Disciplinary Action against
James McGuckin, M.D.

Stephen Barrett, M.D.

In 2014, the Washington Medical Quality Assurance Commission charged James McGuckin, M.D., with unprofessional conduct related to his management of seven patients. The statement of charges (shown below) alleged:

In 2015, McGuckin signed a consent order in which he agreed to (a) stop performing angioplasty or stenting for CCSVI or MS patients in the State of Washington, (b) pay a $17,500 fine, (c) issue refunds to refunds to certain patients, (d) successfully complete an ethics course, and (e) comply with monitoring provisions set by the Commission. The Commission's database indicates that McGuckin's medical license expired in November 2015 and was not renewed.

The CCSVI concept was developed by Palao Zamboni, an Italian physician who called his procedure "liberation treatment." In 2017, after completing a randomized clinical trial, he conceded that this approach does cure or mitigate the symptoms of multiple sclerosis. erebrospinal venous insufficiency treatment in multiple sclerosis patients.


In the Matter of the License to Practice as a Physician and Surgeon of:

License No. MD00047625



No. M2013-185


The Executive Director of the Medical Quality Assurance Commission (Commission) is authorized to make the allegations below, which are supported by the evidence contained in file number 2011-156405. The patients referred to in this Statement of Charges are identified in the attached Confidential Schedule.


1.1 On March 13, 2007, the state of Washington issued Respondent a license to practice as a physician and surgeon. Respondent's license is currently active. Respondent is board certified in radiology.

1.2 Respondent specializes in vascular and interventional radiology. Respondent is the founder and Chief Executive Officer of Vascular Access Centers (VAC) which has multiple facilities in several states. Respondent travels to different facilities, including the Tukwila, Washington, location to perform endovascular procedures. Between 2010 and 2013, Respondent treated chronic cerebrospinal venous insufficiency (CCSVI) in multiple sclerosis (MS) patients at the Tukwila facility.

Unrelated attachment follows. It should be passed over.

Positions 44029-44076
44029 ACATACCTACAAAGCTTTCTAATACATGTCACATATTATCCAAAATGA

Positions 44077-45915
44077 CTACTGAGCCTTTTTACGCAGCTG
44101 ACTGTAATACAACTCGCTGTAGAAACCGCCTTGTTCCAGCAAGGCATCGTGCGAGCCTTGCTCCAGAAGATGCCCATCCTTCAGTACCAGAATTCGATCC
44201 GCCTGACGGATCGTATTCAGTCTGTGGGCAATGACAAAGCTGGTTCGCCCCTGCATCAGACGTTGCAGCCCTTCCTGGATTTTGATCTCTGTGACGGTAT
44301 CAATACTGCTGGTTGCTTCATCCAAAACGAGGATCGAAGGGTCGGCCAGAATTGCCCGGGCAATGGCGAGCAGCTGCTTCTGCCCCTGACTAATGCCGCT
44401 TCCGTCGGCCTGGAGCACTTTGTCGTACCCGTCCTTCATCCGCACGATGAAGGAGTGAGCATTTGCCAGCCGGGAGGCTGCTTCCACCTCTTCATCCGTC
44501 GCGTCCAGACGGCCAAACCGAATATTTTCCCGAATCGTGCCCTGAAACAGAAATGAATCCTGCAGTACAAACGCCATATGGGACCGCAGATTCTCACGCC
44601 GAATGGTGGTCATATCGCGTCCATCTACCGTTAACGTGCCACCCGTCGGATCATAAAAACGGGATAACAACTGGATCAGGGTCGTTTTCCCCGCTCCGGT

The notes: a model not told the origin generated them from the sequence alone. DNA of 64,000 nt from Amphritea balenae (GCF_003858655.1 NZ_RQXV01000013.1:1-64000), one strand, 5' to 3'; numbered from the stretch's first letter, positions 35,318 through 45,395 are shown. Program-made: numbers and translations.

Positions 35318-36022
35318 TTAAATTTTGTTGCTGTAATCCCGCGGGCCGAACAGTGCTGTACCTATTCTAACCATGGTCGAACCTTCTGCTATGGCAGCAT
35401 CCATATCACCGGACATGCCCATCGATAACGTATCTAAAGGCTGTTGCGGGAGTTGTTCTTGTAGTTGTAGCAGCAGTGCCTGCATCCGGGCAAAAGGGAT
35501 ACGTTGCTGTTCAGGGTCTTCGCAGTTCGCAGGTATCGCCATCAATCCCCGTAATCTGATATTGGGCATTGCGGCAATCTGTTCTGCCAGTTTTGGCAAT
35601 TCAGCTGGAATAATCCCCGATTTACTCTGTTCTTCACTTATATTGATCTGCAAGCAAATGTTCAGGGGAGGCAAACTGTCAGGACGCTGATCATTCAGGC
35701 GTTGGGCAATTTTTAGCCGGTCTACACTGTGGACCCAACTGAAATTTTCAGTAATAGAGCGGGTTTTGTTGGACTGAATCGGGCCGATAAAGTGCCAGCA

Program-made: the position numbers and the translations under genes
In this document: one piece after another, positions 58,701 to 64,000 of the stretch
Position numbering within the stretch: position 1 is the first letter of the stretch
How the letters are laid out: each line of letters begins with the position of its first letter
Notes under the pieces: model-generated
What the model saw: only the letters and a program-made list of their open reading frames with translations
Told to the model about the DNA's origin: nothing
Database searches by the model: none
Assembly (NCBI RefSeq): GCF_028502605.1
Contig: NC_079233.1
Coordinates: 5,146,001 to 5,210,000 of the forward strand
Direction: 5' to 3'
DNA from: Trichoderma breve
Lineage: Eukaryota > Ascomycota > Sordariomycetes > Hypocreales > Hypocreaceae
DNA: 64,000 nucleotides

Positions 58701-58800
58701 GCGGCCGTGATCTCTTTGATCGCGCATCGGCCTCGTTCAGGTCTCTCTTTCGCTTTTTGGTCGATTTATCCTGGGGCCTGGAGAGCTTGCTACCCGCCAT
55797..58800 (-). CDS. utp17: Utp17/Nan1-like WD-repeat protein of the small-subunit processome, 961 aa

1.3 The diagnosis and treatment of CCSVI is investigational and experimental. The CCSVI procedure should only be performed as a scientific research study under an Institutional Review Board (IRB) to ensure safety of human subjects. Furthermore, an IRB research study must have approval from the Food and Drug Administration (FDA) investigational Device Exemption program.

1.4 In 2010, the Hubbard Foundation sponsored a multi-center research study, or registry, for CCSVI treatment. The registry is an organized system that uses observational study methods to collect uniform data about a specific disease or treatment. Bio-Med IRB approved the registry and established a registry protocol outlining the study design and purpose. The protocol also outlined specific patient inclusion and exclusion criteria. Strict adherence to the protocol is crucial in order to ensure patient safety and for the registry data to have any scientific validity. Bio-Med IRS approved Respondent to be principal investigator for the CCSVI multi-center registry. However, Bio-Med IRS did not obtain the required FDA investigational Device Exemption (IDE) approval and failed to monitor Respondent's adherence to the registry protocol.

1.5 Respondent performed CCSVI procedures on patients without ensuring Bio- Med IRB obtained an approved IDE from the FDA. Moreover, Respondent represented to the Commission that he adhered to the Bio-Med IRS protocol when in fact he deviated from it. Respondent put patients' safety at risk, and his registry data is suspect. Respondent's participation in CCSVI research lacked any scientific rigor in determining the effectiveness of treating MS patients.

1.5.1 MS is an autoimmune chronic disease and not a circulatory disorder. MS lesions are caused by inflammatory injury of the nerve fibers in the brain and spinal cord resulting in significant and disabling neurological symptoms such as focal motor and sensory disabilities. The underlying cause of MS is unknown. MS diagnosis is determined by neurologic studies and magnetic resonance imaging (MRI) identifying lesions in nerve fibers. MS is treated with medication.

1.5.2 CCSVI is a theoretical condition based upon the hypothesis that blockage of the major veins in the neck and chest causes and contributes to the progression of MS. The CCSVI procedure purports to provide symptom relief to MS patients by treating these blocked veins to increase blood drainage from the brain and spinal cord. The CCSVI procedure poses risks and complications inherent to endovascular treatment.